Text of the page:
I JUST finished running the full draft of Togwiss off my printer, and now I am going to go give his choppy, sloppy buttocks to KINKOS to copy him and send him to my editor/agent/readers. TOMORROW I am going to FORGET HE EXISTS FOR A MONTH and go tour. When I come back, I will be ready to perform radical surgery upon his quailing personage, a surgery of many months duration, slicing and dicing and stuffing in new bits.
I am by turns relieved to be mailing him AWAY to not think about and then horrified that ANYONE, most especially my editor, is going to see him all FETUSY with his GIANT NOSELESS ALIEN HEAD and his little lungs as dense as lima beans. I am having a terrible urge to call her right now and say YOU KNOW HE IS A FETUS RIGHT??? And he IS, he IS---he is currently completely non-viable outside the womb, and yet I am stuffing him in a box and posting him to NYC. What's WRONG with me?
Since my metaphors are about to run off the road and kill people, we better talk to someone with a brain cell left. That would NOT be me. That would be Kyra Davis, who actually has BILLIONS of the dern things, and has turned them all toward penning a series of hip chick mysteries starring Sophie Katz, her San Francisco living, coffee loving heroine. Check it out:
JJ: A lot of writers read this blog----how did you come to realize you wanted to pursue writing as a career instead of a personal passion or a hobby?
KD: I didn’t realize I wanted to become a writer until I was a writer. I began writing Sex, Murder And A Double Latte (the first Sophie Katz mystery) when I was in the early stages of my divorce. I was a newly single mom on the verge of bankruptcy and at the time it felt like everything I had worked for had been completely destroyed. I needed an emotional outlet. So at night, when I couldn’t sleep (which was pretty much every night back then) I sat down at my computer and created a parallel universe in which I could lose myself in. One that allowed me to laugh and…well…legally kill people. Fifty or so pages into the manuscript I realized that this wasn’t just an escape for me, it was a dream. Once again I had a goal to work toward and unlike everything else in my life at that time, this was totally under my control. I decided what to and not to write and if I succeeded or failed it was because of what I did, not because of what my ex or my lawyer did to/for me. I hadn’t written anything that would qualify as creative fiction since it had been assigned to me back in high school so I went to the bookstore and got a few how-to-write-a-novel books. I also joined a writing group and started reaching out to every published author who was willing to offer me advice. It took me two years and God only knows how many drafts and sleepless nights but I finished that book and less than three months after doing so scored myself an agent and five months after that I was offered a four book deal with Red Dress Ink. I know how many incredibly talented unpublished writers are out there. I know I got lucky. All I can say is that I did pay my dues, just in a different area of my life.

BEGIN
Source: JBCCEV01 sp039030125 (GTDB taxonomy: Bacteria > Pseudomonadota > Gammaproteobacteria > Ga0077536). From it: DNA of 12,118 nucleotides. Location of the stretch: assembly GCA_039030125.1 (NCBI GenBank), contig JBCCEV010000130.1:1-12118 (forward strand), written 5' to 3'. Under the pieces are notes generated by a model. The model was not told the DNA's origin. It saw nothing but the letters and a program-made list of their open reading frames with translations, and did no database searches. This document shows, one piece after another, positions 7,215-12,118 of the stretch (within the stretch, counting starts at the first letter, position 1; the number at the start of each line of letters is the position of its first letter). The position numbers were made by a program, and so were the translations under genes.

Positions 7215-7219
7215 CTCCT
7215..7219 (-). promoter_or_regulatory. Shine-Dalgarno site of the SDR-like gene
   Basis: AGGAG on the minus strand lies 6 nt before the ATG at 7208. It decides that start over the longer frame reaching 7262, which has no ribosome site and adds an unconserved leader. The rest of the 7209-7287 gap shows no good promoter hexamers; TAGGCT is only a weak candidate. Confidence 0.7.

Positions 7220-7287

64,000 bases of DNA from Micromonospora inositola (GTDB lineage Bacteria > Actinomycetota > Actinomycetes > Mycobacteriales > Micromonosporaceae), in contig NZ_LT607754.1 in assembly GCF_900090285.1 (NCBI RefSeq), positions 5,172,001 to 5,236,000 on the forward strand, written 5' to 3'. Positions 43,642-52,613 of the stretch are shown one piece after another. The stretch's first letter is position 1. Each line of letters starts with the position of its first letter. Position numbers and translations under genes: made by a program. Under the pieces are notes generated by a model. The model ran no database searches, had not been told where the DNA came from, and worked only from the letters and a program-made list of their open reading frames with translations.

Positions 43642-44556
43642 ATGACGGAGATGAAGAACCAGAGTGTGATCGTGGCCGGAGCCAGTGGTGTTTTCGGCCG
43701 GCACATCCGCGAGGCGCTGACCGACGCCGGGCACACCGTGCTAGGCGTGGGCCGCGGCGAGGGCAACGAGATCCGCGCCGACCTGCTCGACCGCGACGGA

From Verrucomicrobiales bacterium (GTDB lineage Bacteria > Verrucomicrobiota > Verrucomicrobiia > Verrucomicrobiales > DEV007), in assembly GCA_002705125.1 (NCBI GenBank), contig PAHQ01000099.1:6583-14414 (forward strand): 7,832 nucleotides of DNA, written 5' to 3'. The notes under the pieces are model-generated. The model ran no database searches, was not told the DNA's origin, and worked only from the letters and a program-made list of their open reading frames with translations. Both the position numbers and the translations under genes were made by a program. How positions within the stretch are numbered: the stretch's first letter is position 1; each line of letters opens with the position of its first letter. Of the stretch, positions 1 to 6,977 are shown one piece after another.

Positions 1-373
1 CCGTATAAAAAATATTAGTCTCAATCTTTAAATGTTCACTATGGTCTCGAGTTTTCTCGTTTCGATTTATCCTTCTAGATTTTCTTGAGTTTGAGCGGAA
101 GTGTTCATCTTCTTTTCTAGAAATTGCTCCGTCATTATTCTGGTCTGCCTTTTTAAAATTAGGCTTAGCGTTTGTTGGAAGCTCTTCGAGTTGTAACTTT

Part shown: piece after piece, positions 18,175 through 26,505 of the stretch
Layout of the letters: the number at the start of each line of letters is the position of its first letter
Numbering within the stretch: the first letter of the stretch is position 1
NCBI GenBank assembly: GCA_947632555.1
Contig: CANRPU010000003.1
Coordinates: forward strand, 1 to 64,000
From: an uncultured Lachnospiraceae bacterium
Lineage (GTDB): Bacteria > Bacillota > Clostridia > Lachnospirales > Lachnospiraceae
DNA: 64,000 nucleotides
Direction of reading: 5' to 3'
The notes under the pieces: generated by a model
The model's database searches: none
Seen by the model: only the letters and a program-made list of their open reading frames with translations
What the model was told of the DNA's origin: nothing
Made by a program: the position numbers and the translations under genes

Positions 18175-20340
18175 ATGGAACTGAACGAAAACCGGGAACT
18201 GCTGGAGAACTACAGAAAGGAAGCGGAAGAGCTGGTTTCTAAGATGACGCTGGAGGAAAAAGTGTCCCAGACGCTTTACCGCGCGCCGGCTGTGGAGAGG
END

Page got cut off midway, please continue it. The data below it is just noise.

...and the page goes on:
JJ: How important is location to you as a writer, or, a better way to say that might be, could these books be set anywhere else?
KD: Neither of the last two Sophie Katz books could have taken place anywhere other than San Francisco. San Francisco's the only city know where a person could realistically meet a Russian, a psychotic and a debutante all in the space of an hour. Then add to the mix Marcus, Sophie’s friend and hairstylist who periodically gives the reader a peek into the city’s gay social scene (which is like no other), the cosmopolitan restaurants and night life my characters always indulge in, the extreme-to-the-point-of-being-silly political correctness of the people they regularly interact with and…well I could go on and on. The point is that no matter where I move San Francisco will always be my home and these books are my way of both honoring and mocking that home.
JJ: Can you tell us about some of your experiences as a biracial Jewish woman and how they helped shape your main character?
KD: Early on in Sex, Murder And A Double Latte a stranger approaches Sophie in Starbucks and tells her how much she respects her “Native American culture.” Sophie of course is not Native American. She is, like me, a biracial (half black, half Jewish of Eastern European descent) woman and she’s not in the mood to explain her ethnicity to anyone at that moment so she says, “Actually I’m Irish. I just wear a lot of bronzer.”
I’ve delivered similar lines in my day to day life. It’s amazing, but if your appearance is on the ethnically-ambiguous side total strangers will come up to you and ask, “Where are you from?” or better yet, “What are you?” I don’t mind when people ask me about my heritage, I’d just prefer that they take the time to at least ask my name first. If they are rude in their questioning I’ll do something just to mess with them. For instance there have been times when I’ve invented a South American country or Pacific Island and claimed to be from there. Then when the person asking confesses that they’ve never heard of it I pretend to be incredibly offended and hurt. It’s evil, I know. But it’s fun.
Thanks, Kyra. I hope you guys enjoy her books, and SINCE the first one features UPSCALE coffee, I throw in for free a link, courtesy of my friend Mr. Growlf, to the THE CREEPIEST COFFEE THEMED THING YOU WILL EVER SEE.